The steps in this guide will show you how to insert a new row into an existing table in Google Docs.
- You have the ability to add a row either above or below where your cursor is currently located in the table.
- The same method that you use to add a row in Google Docs can also be used to remove a row from a table.
- At the bottom of the menu when you right-click on the table is an option called “Table properties.” If you open that menu you will have access to additional settings for the table.
Adding a table to a document in Google Docs provides you with a structured way to display data that is relevant to your document.
When you first create the table you are able to specify the number of rows and columns in the table. However, you are limited in the amount of rows that this table can include.
But after the table is created, there is a way to add rows to the Google Docs table, and you can even choose where those rows are added.
Our tutorial below will show you how to add a row to a table in Google Docs.
How to Add a Row to a Google Docs Table
The steps in this article were performed in the desktop version of the Google Chrome Web browser, but will also work in other desktop browsers like Firefox or Edge.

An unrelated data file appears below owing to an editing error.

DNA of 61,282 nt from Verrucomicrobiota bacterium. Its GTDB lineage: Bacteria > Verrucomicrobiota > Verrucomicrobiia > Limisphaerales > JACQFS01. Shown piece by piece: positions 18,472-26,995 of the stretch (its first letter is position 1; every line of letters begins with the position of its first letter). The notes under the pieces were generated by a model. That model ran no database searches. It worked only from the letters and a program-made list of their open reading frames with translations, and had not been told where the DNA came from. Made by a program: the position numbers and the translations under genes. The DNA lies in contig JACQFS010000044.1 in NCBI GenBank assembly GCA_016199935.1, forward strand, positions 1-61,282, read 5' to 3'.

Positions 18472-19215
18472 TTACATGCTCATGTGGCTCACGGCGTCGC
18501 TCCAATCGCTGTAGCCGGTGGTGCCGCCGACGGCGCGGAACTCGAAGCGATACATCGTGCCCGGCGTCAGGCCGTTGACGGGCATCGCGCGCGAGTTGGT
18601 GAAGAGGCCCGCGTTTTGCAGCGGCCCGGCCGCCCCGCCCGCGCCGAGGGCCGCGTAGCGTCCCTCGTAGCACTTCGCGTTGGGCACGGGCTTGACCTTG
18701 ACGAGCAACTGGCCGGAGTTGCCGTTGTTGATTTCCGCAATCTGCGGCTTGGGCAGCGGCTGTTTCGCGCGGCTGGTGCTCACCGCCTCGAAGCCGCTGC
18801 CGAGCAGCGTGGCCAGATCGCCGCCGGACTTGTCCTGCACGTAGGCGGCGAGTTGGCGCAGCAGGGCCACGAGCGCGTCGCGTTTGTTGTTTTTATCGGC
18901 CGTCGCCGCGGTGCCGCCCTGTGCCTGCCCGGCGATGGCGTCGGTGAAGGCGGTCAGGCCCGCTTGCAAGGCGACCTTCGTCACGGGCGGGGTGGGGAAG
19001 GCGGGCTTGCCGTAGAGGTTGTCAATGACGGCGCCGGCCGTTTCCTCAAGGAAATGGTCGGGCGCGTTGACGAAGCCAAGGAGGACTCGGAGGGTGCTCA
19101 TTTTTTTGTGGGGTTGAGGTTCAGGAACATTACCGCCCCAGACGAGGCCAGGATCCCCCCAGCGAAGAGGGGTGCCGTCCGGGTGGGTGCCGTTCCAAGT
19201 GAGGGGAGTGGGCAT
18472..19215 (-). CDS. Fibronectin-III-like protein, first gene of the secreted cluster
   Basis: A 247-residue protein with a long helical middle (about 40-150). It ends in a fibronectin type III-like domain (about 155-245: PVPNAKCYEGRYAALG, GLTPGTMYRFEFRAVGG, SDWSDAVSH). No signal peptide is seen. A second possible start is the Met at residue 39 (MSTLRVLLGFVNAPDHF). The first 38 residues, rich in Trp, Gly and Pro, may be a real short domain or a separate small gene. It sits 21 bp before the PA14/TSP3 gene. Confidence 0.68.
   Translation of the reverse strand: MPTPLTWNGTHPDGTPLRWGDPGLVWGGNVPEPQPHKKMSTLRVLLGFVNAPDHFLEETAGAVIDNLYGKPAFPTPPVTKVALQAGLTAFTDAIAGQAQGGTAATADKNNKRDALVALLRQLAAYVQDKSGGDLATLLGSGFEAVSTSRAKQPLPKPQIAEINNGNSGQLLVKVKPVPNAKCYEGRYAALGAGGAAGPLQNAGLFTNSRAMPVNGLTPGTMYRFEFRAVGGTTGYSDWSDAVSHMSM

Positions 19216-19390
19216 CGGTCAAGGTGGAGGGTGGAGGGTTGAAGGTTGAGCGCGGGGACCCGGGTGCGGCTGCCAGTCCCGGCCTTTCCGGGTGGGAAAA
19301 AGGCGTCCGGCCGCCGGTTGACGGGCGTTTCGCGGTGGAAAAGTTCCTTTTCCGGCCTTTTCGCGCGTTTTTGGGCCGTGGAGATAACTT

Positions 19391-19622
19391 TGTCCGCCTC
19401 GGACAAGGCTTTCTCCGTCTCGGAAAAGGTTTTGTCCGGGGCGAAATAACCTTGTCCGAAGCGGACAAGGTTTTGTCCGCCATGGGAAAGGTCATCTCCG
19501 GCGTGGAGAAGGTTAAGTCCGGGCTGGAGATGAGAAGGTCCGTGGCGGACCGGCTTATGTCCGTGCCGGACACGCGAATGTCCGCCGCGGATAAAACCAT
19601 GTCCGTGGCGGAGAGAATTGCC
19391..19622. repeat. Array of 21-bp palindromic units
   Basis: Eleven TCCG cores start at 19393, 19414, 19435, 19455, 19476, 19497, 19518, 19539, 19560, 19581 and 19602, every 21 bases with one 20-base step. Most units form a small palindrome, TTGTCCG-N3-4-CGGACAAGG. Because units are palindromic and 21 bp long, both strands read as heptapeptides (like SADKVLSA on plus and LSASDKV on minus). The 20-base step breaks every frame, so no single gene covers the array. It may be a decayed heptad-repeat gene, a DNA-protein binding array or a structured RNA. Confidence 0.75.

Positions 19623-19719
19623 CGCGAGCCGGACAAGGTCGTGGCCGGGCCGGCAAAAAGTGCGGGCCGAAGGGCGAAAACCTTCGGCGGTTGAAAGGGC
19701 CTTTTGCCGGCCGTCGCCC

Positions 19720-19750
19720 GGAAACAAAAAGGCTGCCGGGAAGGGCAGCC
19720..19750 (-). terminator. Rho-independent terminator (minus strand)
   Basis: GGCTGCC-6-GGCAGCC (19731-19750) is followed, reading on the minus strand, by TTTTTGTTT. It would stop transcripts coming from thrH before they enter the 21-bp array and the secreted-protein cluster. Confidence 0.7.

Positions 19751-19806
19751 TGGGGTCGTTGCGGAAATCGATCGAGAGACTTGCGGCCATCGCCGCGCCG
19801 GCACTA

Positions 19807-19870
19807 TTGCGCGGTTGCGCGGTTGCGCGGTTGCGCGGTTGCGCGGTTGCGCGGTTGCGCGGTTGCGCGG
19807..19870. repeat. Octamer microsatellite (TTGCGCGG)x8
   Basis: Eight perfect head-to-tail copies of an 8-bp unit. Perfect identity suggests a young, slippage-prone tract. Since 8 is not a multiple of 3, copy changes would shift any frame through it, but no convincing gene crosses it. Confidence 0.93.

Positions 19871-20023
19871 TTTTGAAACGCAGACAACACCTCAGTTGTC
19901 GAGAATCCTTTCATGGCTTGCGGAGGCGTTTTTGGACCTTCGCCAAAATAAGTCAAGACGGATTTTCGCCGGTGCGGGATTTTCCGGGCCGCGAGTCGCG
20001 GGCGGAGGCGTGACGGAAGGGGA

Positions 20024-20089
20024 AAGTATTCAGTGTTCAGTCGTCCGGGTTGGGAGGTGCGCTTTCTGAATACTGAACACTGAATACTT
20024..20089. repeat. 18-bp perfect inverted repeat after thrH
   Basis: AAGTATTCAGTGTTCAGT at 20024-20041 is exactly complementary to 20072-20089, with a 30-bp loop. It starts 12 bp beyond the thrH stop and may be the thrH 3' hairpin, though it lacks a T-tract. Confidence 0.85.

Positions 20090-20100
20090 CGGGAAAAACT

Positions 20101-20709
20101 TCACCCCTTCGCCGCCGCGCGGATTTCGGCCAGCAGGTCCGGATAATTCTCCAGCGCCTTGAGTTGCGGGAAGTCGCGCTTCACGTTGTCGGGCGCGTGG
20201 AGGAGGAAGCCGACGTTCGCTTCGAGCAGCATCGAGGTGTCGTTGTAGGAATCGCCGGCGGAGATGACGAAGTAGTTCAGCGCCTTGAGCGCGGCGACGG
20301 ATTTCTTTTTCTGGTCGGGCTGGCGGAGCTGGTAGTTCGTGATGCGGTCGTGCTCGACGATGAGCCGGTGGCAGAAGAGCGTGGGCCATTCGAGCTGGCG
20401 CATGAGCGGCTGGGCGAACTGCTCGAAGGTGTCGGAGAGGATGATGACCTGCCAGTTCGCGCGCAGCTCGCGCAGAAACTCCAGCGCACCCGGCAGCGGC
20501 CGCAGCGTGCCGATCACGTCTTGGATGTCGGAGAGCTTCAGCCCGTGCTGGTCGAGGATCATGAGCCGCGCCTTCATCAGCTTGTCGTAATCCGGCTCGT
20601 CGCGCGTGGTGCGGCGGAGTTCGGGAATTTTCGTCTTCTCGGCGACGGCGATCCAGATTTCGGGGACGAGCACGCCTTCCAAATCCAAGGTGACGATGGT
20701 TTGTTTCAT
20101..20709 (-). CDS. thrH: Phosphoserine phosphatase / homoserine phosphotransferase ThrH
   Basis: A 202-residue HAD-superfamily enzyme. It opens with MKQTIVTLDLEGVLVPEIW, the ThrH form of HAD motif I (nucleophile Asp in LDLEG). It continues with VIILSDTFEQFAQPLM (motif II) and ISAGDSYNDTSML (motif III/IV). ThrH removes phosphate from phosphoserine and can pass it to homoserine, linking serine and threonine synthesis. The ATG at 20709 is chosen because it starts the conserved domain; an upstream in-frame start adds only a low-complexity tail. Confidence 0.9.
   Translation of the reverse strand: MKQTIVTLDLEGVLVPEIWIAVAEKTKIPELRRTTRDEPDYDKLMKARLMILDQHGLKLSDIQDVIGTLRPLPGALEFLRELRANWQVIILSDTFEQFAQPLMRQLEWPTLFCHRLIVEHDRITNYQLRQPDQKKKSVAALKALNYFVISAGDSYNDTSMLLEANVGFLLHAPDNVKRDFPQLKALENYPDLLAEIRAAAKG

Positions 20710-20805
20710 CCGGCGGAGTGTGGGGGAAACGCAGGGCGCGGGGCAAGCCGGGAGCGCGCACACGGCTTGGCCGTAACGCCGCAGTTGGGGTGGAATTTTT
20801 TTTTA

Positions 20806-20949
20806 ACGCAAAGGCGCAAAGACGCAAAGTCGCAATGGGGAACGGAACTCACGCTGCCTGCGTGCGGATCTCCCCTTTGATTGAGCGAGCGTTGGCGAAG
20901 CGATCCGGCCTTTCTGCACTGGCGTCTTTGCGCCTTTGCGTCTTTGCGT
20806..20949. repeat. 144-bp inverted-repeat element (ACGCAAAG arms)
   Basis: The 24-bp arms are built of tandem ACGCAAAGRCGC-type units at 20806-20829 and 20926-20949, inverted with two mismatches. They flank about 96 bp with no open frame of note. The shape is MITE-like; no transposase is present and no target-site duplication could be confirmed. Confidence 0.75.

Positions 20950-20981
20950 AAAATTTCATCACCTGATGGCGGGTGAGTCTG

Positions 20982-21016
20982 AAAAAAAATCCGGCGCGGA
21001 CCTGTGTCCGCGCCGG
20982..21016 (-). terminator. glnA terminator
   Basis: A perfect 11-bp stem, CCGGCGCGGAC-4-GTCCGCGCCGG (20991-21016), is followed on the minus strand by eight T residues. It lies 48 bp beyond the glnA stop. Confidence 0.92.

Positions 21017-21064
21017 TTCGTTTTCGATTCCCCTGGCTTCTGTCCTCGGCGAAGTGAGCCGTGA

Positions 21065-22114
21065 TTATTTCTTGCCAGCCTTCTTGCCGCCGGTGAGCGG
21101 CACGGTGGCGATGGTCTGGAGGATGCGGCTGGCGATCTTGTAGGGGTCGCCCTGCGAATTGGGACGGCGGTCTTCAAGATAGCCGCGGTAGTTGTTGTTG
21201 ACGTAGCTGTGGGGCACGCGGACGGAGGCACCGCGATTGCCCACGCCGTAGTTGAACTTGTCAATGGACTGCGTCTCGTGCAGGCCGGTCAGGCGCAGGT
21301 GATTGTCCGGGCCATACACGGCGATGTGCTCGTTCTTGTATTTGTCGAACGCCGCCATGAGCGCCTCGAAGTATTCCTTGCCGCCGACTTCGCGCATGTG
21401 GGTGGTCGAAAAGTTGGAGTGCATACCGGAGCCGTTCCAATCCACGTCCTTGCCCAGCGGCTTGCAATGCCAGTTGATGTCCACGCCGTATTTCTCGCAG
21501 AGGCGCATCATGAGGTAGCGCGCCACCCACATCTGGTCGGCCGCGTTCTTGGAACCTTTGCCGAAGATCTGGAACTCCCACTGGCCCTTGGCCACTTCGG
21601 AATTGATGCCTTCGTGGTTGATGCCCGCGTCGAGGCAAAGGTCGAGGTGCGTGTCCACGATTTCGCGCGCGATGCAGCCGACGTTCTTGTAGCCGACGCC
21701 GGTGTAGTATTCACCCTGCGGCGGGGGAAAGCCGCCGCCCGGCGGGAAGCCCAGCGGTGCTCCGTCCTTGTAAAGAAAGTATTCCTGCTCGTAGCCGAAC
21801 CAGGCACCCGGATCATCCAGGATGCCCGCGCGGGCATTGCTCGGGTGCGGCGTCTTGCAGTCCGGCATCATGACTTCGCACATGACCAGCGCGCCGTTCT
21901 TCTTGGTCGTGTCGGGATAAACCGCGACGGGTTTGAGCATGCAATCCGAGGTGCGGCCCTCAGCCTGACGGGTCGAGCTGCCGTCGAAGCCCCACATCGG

Step 1: Sign into your Google Drive and open the document containing the table.
Step 2: Click inside a cell in the row either above or below where you wish to add the new row.
Right-click on the cell, then choose the Insert row below or Insert row above option.
As mentioned earlier, there is a Table properties option on the menu that appears when you right click. The Table properties menu is shown below.
On this menu you can adjust properties for your table, including the alignment, dimensions, border, and more.
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Matt Smith has been writing tech content online for more than 10 years. He has been published on dozens of popular websites and his works have accumulated millions of pageviews.
While focused primarily on tutorials and guides for popular electronics like the iPhone and iPad, as well as common applications like Microsoft Word, Powerpoint, and Excel, he covers topics across the entire technology spectrum.